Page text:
Amendments to the Canadian Human Rights Act enacted this December end mandatory retirement at a specific age. The new provisions, which come into force December 2012, give most federally regulated workers the same right to continue working as workers governed by most provincial employment legislation.
While the right to continue working beyond age 65 is welcome, this right is not without its problems. It is important not to think of all seniors as a homogenous group. Some will welcome the opportunity to continue current employment. Some will feel pressured to continue. Some have no desire to stay another day.
Desire to work is only part of the story. If you have a job you enjoy that includes a benefits package and you have the health and energy to continue, you might well want to continue working full time. But what if you decide to work part time? You might lose pension or health benefits. And changing jobs or careers? Maybe. But as many mid-lifers have found out, employers are reluctant to hire anyone more than halfway through their working life. Older workers who become unemployed remain unemployed longer than younger workers. If you remain unemployed for six months, you’ll have to work for four years for your wages to catch up.
This is especially significant for mid-life and older women who are often the ones who interrupt their work history with caretaking duties. And this after being more likely to have worked in lower paying occupations and more likely to have worked at part time or contractual jobs.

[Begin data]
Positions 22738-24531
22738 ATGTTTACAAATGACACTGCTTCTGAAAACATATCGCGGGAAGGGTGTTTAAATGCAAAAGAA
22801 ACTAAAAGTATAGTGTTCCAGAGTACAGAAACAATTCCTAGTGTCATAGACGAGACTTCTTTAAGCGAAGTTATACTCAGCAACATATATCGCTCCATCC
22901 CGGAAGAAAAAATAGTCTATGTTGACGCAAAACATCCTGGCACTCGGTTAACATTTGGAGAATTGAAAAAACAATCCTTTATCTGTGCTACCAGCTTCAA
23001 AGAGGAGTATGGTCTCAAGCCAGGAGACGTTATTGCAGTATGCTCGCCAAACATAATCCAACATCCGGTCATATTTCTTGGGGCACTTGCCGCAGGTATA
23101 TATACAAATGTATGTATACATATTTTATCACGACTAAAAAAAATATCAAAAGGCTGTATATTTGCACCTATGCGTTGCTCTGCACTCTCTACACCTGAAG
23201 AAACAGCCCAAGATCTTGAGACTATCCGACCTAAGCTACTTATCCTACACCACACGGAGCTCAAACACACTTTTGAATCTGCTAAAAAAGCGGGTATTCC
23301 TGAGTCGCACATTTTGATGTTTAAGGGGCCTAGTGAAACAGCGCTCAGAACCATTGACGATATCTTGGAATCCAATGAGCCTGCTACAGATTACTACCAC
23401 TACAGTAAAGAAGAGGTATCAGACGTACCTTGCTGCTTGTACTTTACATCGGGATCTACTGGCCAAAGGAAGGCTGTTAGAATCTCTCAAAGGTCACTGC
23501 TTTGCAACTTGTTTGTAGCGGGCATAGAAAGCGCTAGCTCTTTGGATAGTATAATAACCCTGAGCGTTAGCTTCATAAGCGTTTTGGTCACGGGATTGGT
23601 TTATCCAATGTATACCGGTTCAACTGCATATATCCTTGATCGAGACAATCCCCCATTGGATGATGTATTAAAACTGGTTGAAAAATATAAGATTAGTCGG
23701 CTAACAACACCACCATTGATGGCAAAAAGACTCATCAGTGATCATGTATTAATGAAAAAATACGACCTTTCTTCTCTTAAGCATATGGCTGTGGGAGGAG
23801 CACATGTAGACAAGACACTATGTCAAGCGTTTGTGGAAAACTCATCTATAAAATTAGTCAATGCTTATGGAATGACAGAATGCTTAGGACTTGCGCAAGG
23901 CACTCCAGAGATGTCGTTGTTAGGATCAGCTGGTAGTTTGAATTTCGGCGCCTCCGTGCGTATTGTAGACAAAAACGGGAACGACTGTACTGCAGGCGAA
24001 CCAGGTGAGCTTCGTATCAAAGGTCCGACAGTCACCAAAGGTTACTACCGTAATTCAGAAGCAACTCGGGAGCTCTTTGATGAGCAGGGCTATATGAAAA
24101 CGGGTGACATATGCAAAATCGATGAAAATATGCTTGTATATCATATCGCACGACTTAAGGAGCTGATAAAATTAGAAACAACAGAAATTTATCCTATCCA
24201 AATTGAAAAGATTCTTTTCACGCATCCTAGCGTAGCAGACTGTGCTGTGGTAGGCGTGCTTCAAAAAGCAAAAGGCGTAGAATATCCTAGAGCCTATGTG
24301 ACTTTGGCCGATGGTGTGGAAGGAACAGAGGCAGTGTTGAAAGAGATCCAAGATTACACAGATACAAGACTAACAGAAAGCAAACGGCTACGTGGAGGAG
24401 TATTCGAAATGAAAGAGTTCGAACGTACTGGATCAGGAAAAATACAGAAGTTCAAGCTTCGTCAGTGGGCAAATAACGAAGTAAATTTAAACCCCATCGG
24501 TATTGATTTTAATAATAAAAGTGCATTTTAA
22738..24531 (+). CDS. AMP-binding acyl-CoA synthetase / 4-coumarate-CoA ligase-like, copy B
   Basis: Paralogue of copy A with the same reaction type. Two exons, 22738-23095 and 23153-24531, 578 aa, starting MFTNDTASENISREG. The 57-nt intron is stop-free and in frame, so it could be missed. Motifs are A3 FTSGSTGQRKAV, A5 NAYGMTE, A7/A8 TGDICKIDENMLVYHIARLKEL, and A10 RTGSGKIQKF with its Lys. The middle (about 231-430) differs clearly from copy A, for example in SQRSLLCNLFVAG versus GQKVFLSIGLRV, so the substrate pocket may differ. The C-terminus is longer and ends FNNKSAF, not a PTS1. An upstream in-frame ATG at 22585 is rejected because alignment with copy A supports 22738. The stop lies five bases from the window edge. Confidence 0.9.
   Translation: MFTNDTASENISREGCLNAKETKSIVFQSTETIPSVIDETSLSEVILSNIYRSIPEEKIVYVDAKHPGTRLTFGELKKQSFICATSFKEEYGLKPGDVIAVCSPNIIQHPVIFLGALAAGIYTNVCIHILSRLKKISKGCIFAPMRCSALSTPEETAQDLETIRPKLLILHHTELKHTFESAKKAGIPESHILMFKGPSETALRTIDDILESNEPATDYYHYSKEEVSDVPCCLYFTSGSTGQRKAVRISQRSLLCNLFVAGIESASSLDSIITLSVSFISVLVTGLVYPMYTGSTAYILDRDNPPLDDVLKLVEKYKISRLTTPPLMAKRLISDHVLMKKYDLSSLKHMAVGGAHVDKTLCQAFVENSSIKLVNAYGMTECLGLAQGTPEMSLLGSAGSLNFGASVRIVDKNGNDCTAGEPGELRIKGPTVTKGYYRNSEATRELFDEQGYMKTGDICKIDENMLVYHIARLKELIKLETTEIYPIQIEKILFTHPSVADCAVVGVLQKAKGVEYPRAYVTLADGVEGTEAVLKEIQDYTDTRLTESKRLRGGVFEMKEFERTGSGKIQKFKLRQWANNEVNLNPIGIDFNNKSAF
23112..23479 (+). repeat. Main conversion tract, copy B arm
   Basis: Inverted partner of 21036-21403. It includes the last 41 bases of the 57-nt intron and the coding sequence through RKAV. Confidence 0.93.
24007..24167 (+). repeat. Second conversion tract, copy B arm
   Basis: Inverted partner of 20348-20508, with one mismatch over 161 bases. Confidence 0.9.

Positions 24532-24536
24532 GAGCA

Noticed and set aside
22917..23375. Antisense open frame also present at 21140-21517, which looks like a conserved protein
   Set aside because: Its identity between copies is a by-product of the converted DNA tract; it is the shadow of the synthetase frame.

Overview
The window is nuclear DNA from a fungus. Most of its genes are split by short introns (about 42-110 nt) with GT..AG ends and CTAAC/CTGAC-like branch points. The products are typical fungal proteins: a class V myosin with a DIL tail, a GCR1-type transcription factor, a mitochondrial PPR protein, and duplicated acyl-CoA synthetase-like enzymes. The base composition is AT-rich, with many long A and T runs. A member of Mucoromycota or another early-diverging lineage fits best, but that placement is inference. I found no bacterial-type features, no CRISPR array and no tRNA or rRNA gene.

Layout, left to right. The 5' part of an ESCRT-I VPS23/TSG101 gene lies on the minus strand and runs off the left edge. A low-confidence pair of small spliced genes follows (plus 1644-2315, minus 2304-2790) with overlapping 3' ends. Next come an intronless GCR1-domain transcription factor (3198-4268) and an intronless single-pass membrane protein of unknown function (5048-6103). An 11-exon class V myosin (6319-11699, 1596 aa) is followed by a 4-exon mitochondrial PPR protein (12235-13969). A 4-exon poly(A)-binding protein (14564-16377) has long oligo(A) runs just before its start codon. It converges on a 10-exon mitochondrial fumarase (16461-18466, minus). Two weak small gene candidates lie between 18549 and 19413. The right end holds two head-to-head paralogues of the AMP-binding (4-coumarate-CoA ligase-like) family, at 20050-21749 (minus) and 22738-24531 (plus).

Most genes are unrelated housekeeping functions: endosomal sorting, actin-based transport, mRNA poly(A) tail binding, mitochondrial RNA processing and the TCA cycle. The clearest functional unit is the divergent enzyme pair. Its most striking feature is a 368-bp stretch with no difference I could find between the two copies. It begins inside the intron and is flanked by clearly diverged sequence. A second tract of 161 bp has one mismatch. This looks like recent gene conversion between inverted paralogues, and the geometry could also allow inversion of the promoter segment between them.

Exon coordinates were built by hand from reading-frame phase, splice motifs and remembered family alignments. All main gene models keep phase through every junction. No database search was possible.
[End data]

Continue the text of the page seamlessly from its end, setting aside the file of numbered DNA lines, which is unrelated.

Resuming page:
To add to the difficulty of all mid-lifers who need or want to find re-training, there are now fewer opportunities to do so. Specific programs for mid-life workers are diminishing even though the total number of re-training programs in some jurisdictions is increasing. Another problem is the lost pension funds for many of those who have relied on RRSPs for a substantial portion of their retirement income since the financial downturn. Widowed or divorced women who relied in whole or in part on their spouses’ pension often find that they need to return to the workforce.
As well, after deciding to return to work, ageing means the print has gotten smaller, the knees and feet rebel at long periods of standing — the list goes on. While it may be possible to get workplace changes to accommodate these needs, will an employer be eager to make these accommodations for a “new” older worker?
Increasingly there is another group of mid-lifers, especially women, who’ve found themselves unable to find work or unable to find work with sufficient wages to live one and who are living on the savings that were supposed to be for retirement or “borrowing” from children — or parents. And in some cases, “couch surfing” with friends or family.
Being allowed to continue working is welcome. Needing to continue working, not so welcome. Then there are the senior workers who can’t find work. The fewer opportunities for retraining, bodies that are increasingly stressed and inadequate government and private pensions mean mid-life workers with fewer work and retirement choices.
A totally revamped CPP would make it easier for mid-life workers to return to work after interruptions and for older workers to retire when they choose.
Mary Hynes, Older Women’s Network